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Dr. Richard S. Williams, Jr., Science Director, Geoscience Information Services (GIS), and Mary Ellen Williams, Education Director, GIS.

Part of their professional responsibilities throughout the civil service careers of Dr. Williams and Ms. Williams included: the development of educational products in the geosciences, improvements in science education in all grades, and working to improve the public understanding of science through outreach and publications in various media. Dr. Williams worked on various geosciences education programs and projects in the U.S. Geological Survey, American Geological Institute, American Geophysical Union, and the National Geographic Society, including participation in two JASON Foundation for Education projects: JASON VI – Hawai’i and JASON VIII - Iceland and Yellowstone National Park (technical review of text used by teachers for the two JASON projects). For the JASON VIII project in Iceland, Dr. Williams assisted in the Internet broadcast from the summit of Eldfell volcano, Vestmannaeyjar, Iceland with a group of Icelandic high-school students. He served as a state science fair judge in Virginia and a local judge in Falmouth, MA, for more than two decades. Dr. Williams is a member of the Board of the Leifur Eiríksson Foundation, which funds fellowships for Icelandic and American university students to study in each other's countries; the Foundation is managed by the University of Virginia and the Government of Iceland.

Ms. Williams was a Spanish teacher at the University Laboratory School (High School) of the University of Michigan. She was an outreach coordinator for the Coastal and Marine Geology Program of the U.S. Geological Survey's Woods Hole Science Center and on the governing board of the Woods Hole Science and Technology Education Program (WHSTEP). Ms. Williams served on an advisory council for the Principal, Mullen-Hall School, and the Superintendent, Falmouth Public Schools.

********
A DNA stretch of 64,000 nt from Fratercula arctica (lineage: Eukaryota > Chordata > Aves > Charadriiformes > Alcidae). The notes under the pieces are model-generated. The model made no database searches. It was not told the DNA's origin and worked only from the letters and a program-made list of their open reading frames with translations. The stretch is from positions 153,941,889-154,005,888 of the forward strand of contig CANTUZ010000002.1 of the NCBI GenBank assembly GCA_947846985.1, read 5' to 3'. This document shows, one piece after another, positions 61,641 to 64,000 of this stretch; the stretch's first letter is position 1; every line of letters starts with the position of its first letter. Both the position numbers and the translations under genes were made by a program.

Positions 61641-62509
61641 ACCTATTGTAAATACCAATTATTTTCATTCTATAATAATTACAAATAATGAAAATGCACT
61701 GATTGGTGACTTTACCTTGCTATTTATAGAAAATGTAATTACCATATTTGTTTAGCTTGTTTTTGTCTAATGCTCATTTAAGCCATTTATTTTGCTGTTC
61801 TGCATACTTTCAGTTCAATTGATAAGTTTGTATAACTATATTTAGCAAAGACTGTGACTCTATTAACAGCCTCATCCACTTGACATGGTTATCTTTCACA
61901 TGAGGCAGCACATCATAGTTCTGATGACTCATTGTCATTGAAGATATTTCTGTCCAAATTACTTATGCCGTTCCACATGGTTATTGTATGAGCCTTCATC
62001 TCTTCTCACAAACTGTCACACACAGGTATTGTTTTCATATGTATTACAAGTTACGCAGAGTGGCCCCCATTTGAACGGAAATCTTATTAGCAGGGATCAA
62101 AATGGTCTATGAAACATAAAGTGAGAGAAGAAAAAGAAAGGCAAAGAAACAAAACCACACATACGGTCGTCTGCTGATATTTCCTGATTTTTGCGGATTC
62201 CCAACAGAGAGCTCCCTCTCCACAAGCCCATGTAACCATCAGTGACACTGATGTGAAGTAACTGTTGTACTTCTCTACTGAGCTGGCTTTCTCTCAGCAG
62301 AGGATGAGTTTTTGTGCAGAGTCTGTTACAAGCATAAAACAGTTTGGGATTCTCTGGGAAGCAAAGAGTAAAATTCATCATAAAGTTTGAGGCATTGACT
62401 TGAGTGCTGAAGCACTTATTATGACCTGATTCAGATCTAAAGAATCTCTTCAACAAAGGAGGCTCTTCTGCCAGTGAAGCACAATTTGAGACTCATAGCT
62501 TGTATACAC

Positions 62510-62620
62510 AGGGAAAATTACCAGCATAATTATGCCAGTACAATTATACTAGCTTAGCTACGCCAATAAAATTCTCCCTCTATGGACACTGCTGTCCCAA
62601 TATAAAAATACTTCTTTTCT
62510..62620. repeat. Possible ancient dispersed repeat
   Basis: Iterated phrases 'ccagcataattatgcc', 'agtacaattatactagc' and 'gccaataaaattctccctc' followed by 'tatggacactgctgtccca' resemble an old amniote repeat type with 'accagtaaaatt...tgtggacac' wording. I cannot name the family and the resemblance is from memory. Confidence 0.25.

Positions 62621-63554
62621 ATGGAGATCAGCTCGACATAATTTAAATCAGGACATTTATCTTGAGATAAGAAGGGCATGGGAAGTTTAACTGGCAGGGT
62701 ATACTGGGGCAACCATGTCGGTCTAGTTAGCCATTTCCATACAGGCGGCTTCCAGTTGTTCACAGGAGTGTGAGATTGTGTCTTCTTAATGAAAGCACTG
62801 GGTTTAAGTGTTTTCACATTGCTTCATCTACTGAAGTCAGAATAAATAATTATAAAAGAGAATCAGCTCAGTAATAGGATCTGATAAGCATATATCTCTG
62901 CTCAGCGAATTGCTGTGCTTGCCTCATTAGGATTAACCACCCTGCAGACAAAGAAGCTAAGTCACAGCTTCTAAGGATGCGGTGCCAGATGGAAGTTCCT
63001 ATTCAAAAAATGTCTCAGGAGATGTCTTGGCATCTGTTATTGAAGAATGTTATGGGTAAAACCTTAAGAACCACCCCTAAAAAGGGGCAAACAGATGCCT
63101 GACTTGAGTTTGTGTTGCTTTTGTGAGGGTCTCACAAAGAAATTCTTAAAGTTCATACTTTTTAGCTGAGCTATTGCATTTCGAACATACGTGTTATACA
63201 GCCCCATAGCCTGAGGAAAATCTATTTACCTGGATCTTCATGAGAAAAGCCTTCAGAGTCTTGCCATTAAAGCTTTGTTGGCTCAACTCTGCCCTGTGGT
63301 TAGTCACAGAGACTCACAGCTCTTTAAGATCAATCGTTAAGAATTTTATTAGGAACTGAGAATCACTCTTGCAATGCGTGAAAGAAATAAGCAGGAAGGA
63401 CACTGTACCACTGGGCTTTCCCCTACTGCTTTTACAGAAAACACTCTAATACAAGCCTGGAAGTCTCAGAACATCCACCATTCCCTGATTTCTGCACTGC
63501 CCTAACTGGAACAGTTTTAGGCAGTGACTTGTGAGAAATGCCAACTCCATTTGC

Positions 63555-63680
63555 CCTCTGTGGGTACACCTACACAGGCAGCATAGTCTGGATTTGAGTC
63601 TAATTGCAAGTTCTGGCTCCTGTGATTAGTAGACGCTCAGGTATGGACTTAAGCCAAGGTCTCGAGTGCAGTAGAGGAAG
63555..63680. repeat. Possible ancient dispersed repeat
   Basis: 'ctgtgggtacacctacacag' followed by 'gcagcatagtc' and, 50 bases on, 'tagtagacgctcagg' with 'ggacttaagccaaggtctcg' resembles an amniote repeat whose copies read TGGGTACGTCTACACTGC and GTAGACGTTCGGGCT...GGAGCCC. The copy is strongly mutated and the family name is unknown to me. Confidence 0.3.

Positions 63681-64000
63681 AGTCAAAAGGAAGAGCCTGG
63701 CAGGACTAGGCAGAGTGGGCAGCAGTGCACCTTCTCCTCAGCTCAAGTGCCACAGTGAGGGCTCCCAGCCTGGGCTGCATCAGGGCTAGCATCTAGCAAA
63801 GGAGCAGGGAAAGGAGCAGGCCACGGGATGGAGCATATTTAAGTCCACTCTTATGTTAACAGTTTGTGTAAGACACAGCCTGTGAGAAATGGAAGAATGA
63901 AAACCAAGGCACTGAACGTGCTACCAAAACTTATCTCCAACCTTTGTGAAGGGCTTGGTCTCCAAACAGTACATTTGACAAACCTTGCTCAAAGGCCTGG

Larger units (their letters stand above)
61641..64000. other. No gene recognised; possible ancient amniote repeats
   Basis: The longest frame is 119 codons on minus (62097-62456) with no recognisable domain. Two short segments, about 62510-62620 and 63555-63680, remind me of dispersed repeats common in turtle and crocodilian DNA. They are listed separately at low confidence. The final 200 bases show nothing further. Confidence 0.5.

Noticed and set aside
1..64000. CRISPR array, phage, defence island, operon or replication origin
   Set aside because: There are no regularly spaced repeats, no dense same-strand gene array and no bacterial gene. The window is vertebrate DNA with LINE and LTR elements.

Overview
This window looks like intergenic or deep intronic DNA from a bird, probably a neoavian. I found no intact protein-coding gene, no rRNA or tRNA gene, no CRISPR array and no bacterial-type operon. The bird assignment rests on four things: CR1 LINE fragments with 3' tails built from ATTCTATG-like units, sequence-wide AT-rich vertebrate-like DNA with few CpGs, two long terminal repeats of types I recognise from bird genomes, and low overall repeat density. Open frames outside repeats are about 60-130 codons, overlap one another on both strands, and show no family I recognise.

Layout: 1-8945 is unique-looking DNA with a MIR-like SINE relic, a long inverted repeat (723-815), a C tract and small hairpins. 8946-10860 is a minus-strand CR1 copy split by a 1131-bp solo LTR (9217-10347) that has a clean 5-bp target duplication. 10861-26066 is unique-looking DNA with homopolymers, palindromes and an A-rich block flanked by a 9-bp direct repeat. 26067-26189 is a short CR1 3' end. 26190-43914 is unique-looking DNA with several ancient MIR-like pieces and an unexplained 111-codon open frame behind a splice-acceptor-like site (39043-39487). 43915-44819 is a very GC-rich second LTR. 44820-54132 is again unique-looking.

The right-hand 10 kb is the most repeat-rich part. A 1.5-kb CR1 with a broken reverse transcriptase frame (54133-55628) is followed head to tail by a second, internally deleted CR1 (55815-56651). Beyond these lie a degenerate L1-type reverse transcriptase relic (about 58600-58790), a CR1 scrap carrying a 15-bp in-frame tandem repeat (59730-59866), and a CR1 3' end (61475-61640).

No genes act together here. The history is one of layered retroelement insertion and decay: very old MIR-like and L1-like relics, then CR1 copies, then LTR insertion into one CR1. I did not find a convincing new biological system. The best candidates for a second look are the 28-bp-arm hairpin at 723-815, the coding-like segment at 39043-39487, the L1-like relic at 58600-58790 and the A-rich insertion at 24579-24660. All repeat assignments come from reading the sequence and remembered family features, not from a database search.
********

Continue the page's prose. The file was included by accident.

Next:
Selected educational products authored, co-authored, or technically reviewed by Dr. Williams are:

National Geographic Society, 1998, GeoKit Dynamic Earth: Washington, DC, National Geographic Edventures, NGT, Inc. [includes Teacher's Guide (152 p.), 3 National Geographic videos (Our Dynamic Earth, Born of Fire, When the Earth Quakes), 2 National Geographic Maps (World Political/World Physical and Earth's Fractured Surface), 4 National Geographic magazines, class pack of National Geographic magazine articles, 4 color overhead transparencies, student handout/worksheet masters, Dynamic Earth trivia cards, and correlations to national standards in geography, mathematics, and science. [technical review of text]

Annenberg/CPB Multimedia Collection, 1996, The power of place. World regional geography: A 26-part telecourse and public television series: Corporation for Public Broadcasting; The Annenberg CPB Project; John Wiley and Sons, Inc., and Cambridge (MA) Studios, Inc. [one of several scientific and academic advisors from the United States]

U.S. Geological Survey, 1992, Planetary maps: Reston, VA, U.S. Geological Survey, National Mapping Division, 2 p. [For his authorship of this educational product, Dr. Williams was the recipient of a 1995 Federal Design Achievement Award from the National Endowment for the Arts]

Williams, R.S., Jr., contributing author, 1991, Earth science education for the 21st century. A planning guide: Alexandria, VA, National Center for Earth Science Education, American Geological Institute, 34 p.

Geoscience Information Services, PO Box 911, West Falmouth, MA 02574-0911 USA, 508-344-6840,